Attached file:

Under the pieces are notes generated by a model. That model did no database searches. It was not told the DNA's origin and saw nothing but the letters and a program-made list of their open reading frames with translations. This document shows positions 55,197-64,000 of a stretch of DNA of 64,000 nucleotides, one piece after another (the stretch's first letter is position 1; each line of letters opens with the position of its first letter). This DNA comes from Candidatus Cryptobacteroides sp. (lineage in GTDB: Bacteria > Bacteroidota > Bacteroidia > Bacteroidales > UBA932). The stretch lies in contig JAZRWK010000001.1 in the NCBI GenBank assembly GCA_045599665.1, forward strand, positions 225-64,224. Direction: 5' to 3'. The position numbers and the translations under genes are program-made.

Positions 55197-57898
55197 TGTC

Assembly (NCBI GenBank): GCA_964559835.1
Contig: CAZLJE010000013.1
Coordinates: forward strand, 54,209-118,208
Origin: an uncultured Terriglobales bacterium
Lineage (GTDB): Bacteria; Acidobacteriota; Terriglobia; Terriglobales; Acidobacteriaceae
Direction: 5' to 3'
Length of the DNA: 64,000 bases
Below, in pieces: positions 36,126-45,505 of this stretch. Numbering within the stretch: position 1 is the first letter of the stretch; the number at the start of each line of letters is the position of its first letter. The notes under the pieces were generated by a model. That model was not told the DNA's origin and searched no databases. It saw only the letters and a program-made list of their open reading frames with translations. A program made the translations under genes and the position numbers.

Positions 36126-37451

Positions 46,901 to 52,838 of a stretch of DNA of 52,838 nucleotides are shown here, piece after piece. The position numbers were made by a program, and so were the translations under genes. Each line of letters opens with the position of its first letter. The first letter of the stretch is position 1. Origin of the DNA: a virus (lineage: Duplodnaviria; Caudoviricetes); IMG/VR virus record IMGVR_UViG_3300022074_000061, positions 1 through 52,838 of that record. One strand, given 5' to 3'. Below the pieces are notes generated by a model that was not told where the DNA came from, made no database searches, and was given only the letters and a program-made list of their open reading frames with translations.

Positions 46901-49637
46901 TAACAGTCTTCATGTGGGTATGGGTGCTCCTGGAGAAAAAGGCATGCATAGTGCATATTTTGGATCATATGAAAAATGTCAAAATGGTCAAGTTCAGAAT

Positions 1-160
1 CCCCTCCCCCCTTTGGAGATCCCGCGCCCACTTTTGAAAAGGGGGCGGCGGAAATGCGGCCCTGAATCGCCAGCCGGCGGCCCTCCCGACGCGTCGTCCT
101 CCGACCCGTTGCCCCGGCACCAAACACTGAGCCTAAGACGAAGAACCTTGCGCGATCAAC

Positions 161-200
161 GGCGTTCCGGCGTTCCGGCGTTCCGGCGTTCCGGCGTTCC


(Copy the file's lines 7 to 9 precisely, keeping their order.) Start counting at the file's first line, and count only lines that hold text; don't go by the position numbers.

Origin: an uncultured Terriglobales bacterium
Lineage (GTDB): Bacteria; Acidobacteriota; Terriglobia; Terriglobales; Acidobacteriaceae
Direction: 5' to 3'